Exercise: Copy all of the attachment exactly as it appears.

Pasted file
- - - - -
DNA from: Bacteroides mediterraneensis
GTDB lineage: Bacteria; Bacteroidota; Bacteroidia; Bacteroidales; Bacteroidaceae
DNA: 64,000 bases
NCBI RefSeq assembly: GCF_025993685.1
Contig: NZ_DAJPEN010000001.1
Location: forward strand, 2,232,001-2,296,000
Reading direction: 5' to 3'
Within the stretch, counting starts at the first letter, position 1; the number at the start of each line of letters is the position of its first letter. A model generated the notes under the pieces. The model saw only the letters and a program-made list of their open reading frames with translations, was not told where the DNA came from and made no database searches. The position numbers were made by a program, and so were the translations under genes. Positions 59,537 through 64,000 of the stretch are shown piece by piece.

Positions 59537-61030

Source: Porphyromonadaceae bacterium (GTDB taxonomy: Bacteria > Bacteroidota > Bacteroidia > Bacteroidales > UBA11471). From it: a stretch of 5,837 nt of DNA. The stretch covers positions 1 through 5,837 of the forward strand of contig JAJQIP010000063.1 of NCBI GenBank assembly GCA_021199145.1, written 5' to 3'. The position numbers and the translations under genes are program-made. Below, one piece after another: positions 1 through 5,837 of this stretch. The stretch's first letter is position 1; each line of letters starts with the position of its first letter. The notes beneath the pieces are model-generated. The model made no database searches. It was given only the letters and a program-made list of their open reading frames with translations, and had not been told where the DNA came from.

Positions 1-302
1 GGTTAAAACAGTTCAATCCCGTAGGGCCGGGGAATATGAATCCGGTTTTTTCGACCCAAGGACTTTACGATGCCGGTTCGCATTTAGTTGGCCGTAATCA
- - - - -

DNA from: Bacteroides mediterraneensis
GTDB lineage: Bacteria; Bacteroidota; Bacteroidia; Bacteroidales; Bacteroidaceae
DNA: 64,000 bases
NCBI RefSeq assembly: GCF_025993685.1
Contig: NZ_DAJPEN010000001.1
Location: forward strand, 2,232,001-2,296,000
Reading direction: 5' to 3'
Within the stretch, counting starts at the first letter, position 1; the number at the start of each line of letters is the position of its first letter. A model generated the notes under the pieces. The model saw only the letters and a program-made list of their open reading frames with translations, was not told where the DNA came from and made no database searches. The position numbers were made by a program, and so were the translations under genes. Positions 59,537 through 64,000 of the stretch are shown piece by piece.

Positions 59537-61030

Source: Porphyromonadaceae bacterium (GTDB taxonomy: Bacteria > Bacteroidota > Bacteroidia > Bacteroidales > UBA11471). From it: a stretch of 5,837 nt of DNA. The stretch covers positions 1 through 5,837 of the forward strand of contig JAJQIP010000063.1 of NCBI GenBank assembly GCA_021199145.1, written 5' to 3'. The position numbers and the translations under genes are program-made. Below, one piece after another: positions 1 through 5,837 of this stretch. The stretch's first letter is position 1; each line of letters starts with the position of its first letter. The notes beneath the pieces are model-generated. The model made no database searches. It was given only the letters and a program-made list of their open reading frames with translations, and had not been told where the DNA came from.

Positions 1-302
1 GGTTAAAACAGTTCAATCCCGTAGGGCCGGGGAATATGAATCCGGTTTTTTCGACCCAAGGACTTTACGATGCCGGTTCGCATTTAGTTGGCCGTAATCA